Both Visa and MasterCard are on board with Apple Pay, and Apple is not charging them for allowing their products on Apple phones. Banks have agreed to accept lower fees from Apple than what they usually accept on credit card transactions, with their hope that cardholders will opt to use the technology in place of cash and other payment methods, thereby driving up the total number of transactions. Safer credit card transactions will lower the instance of fraud and thereby reduce card fees for everyone.
Apple Pay and B2B Implications
Can mobile solutions accommodate transactions in the B2B space? Mobile payment technologies have focused on the consumer sector. However, given the push for electronic payment alternatives in the B2B space, developers are pursuing B2B mobile payment technologies. Will businesses move to this payment channel, given the transactional efficiency and low processing costs of mobile payments? According to the AFP, only 11% of US companies surveyed are using mobile payment technologies.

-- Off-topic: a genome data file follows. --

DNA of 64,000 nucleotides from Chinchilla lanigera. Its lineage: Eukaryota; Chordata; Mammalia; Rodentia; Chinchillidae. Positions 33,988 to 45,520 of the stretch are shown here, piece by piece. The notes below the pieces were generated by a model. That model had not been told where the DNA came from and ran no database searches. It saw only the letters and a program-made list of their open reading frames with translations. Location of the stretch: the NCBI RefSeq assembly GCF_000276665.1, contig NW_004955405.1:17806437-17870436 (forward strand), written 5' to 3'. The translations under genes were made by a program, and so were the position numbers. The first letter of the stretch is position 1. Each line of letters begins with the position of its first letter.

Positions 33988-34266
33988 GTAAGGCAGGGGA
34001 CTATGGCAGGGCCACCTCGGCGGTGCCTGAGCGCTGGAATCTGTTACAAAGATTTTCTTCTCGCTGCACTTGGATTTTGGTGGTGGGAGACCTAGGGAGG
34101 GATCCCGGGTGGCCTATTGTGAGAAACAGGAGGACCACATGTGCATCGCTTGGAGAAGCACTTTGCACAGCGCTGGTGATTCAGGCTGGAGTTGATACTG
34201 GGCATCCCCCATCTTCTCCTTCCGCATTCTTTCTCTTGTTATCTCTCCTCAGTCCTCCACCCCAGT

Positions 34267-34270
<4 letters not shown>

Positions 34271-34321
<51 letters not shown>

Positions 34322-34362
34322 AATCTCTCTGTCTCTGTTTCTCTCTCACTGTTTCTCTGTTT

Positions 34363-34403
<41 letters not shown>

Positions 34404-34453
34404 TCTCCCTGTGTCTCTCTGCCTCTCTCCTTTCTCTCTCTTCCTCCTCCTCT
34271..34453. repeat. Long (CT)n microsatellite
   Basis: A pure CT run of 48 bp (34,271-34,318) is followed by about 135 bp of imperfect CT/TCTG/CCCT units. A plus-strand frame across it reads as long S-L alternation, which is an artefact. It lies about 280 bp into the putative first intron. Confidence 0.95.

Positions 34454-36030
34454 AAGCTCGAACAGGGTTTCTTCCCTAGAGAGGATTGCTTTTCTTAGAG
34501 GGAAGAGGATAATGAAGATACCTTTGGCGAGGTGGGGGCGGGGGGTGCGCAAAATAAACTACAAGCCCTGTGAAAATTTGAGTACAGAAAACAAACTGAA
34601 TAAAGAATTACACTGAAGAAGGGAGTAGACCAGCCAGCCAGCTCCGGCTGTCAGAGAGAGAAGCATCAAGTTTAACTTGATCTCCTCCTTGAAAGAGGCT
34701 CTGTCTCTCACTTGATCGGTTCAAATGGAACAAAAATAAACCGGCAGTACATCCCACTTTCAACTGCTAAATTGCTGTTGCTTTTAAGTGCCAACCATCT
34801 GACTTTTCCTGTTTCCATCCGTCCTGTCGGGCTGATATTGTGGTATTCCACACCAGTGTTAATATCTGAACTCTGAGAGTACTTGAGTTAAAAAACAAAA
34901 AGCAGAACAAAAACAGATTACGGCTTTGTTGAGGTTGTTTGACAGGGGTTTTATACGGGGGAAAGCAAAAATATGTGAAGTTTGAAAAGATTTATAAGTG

Apple Pay is presently geared toward brick and mortar stores. Online application for card-not-present transactions is a key for the B2B space. The single use nature of Apple Pay technology (digital token) rules out use for multiple transactions (the credit team storing a card on file).
Applications will be developed that provide for Apple Pay technology to be used to pay vendor invoices in the near term.
Scott Blakeley, Esq., is a founder of Blakeley & Blakeley LLP, where he advises companies around the United States and Canada regarding creditors’ rights, commercial law, e-commerce and bankruptcy law. He can be reached at his email address.